Donald Trump’s most exciting presidential campaign

W. James Antle III Managing Editor
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Remember when Donald Trump left the Republican Party?

The first time, that is, not when he stormed out of the GOP again in late 2011.

In late October 1999, Trump announced he was quitting the Republicans to consider running for the Reform Party’s presidential nomination. “I really believe the Republicans are just too crazy right,” he said.

Trump was especially interested in derailing — and smearing — Pat Buchanan, who was making the same party switch that day. Unlike Trump, Buchanan was actually a conservative — or, in Trump’s telling, a representative of the “really staunch right wacko vote.”

“Look, he’s a Hitler lover,” Trump said of Buchanan. “I guess he’s an anti-Semite. He doesn’t like the blacks, he doesn’t like the gays.”

It’s unlikely that Trump ever read any of Buchanan’s books, or even looked at the pictures. Perhaps he once colored one in, trying very hard to stay inside the lines. Buchanan was then three years removed from winning the New Hampshire primary and some 3 million Republican votes.

Back in 1999, years before BuzzFeed‘s McKay Coppins ate bison or Breitbart‘s Matt Boyle ate liberals, Trump wasn’t trying to rally conservatives. He was pro-choice, though conflicted about it: “I’m totally pro-choice. I hate it and I hate saying it. And I’m almost ashamed to say that I’m pro-choice, but I am pro-choice because I think we have no choice.”

Trump also favored a one-time 14.25 percent wealth tax on the super-rich to pay down the national debt. “The economy would boom,” he vowed. “We’d have no debt. Hey, I know about debt probably as much as anybody.”

“I can’t think of a better idea to cause capital flight out of the United States,” Buchanan told the New York Times.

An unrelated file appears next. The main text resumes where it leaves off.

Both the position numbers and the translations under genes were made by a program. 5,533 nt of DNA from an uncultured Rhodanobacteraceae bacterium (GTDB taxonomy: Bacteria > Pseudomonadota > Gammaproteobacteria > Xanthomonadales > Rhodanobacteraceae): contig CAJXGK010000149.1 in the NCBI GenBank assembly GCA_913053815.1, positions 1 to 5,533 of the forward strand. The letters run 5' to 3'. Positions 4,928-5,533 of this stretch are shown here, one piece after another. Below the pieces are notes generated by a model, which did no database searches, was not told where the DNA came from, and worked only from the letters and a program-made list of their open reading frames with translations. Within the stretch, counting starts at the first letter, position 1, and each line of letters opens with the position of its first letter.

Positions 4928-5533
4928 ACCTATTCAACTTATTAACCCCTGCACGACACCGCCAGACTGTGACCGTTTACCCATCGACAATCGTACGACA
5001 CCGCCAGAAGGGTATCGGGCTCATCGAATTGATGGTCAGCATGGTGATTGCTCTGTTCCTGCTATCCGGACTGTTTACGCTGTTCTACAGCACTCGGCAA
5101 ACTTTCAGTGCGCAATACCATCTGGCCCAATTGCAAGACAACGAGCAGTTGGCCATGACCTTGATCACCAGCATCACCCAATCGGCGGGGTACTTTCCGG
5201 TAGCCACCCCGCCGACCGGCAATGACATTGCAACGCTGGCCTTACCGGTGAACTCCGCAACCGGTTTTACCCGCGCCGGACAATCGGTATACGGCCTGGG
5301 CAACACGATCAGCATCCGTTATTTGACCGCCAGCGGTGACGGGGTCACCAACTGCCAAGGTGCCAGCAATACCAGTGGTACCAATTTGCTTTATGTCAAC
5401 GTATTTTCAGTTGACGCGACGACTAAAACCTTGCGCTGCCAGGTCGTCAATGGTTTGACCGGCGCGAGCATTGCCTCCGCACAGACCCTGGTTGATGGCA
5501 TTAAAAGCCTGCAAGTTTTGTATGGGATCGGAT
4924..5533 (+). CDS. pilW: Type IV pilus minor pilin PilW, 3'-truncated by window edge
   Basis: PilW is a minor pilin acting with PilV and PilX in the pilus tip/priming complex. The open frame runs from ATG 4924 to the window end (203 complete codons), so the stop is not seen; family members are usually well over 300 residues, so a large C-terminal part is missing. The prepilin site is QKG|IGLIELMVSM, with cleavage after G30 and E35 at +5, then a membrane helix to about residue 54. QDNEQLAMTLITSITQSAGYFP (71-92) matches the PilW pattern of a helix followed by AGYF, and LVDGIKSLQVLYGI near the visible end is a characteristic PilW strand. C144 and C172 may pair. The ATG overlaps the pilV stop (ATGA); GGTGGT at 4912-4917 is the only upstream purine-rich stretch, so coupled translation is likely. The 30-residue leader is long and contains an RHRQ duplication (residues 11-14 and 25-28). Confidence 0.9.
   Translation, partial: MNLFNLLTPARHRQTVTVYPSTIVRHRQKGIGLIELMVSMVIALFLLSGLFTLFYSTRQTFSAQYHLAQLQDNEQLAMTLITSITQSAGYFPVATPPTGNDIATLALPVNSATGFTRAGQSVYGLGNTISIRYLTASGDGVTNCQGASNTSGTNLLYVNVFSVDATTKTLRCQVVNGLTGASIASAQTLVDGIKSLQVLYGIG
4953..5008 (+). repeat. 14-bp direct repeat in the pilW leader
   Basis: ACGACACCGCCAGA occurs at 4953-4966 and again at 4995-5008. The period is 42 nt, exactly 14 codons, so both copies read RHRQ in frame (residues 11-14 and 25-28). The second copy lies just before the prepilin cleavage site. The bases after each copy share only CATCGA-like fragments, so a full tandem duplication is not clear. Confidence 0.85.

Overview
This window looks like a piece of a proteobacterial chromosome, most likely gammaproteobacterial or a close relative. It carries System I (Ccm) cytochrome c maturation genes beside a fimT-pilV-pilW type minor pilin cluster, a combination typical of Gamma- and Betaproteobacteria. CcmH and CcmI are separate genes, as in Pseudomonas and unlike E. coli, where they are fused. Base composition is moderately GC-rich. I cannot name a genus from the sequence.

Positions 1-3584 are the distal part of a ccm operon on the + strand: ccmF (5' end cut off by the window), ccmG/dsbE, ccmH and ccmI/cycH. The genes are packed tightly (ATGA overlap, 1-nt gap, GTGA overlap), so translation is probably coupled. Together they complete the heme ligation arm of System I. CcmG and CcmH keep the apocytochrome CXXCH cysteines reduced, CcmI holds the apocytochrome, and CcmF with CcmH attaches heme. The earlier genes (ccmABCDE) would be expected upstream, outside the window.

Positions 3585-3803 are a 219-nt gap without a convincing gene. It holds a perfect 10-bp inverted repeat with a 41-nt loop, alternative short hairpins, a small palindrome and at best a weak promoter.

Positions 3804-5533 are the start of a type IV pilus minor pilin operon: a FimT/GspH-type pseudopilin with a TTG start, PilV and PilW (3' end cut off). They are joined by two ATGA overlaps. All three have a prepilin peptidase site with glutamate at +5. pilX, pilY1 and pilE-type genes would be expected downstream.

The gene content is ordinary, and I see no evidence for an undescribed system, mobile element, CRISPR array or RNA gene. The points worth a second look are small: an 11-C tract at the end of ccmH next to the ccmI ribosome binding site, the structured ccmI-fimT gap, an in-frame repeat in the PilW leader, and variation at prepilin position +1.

This was Trump’s greatest presidential campaign. He was the candidate of Jesse “The Body” Ventura. Today Ventura is a washed-up former professional wrestler who occasionally turns up in public badly dressed and muttering 9/11 conspiracy theories. But back then, he was governor of Minnesota. As the Reform Party’s most senior elected official, he was the country’s best shot for creating a viable third party.

So naturally Reform Party founder Ross Perot, the Texas billionaire and two-time presidential candidate, wanted to kick Ventura and his supporters out of the party. They had some differences of opinion about trade and immigration, and also vastly different styles.

Mostly, Perot just wanted to run the political party instead of Ventura. Since he had no apparent desire to ever run for president again, it wasn’t really clear what he wanted to do with this political party. But when you are a billionaire, you get used to having whatever you want without having to really justify it to anybody.

It was Perot’s people who convinced Buchanan the water was fine in the Reform Party and he should dive right in. They believed the combined forces of the Perotistas and the Buchanan brigades could defeat the Ventura faction. If Buchanan agreed to leave control of the party to the Perot people, they promised to hand him the presidential nomination.

Trump was supposed to be Ventura’s wrestling move to make sure this didn’t happen. He would run against Buchanan, keeping the Reform Party socially liberal and more in line with Ventura’s image.

The Donald ditched his Republican registration and became a member of New York’s Independence Party, the state Reform Party affiliate that was under the sway of Marxist Lenora Fulani. Fulani didn’t support Trump, however. She briefly endorsed Buchanan, even serving as co-chair of his campaign.

Buchanan vs. Trump. Perot vs. Ventura. That would have easily made the Reform Party nomination fight as exciting as the Republican primaries featuring George W. Bush and John McCain. It was certainly better than anything that happened in the Democratic race between Al Gore and Bill Bradley.

Unfortunately, it never really got off the ground.

Trump ultimately decided not to run. The Buchanan and Perot supporters voted the Ventura-backed Reform Party chairman out of office. Ventura quit the party. Deprived of a common enemy, the Perotistas quickly turned on Buchanan, unsuccessfully supporting a candidate who believed he could fly instead.

The whole thing was wonderfully dysfunctional. But the moral of the story is that Trump didn’t run, a continuing trait that leads many to doubt the sincerity of his push to become a major Republican player — a candidate for office, even — today.

After all, if Trump wasn’t going to duke it out with Pat Buchanan for the nomination of a dying Reform Party, is he really going to want to square off against Chris Christie, Jeb Bush, Rand Paul,  Paul Ryan, Ted Cruz or Marco Rubio?

Donald Trump’s most exciting campaign ended without him getting a single vote.

W. James Antle III is the editor of The Daily Caller News Foundation and author of the recently released book Devouring Freedom: Can Big Government Ever Be Stopped? Follow him on Twitter.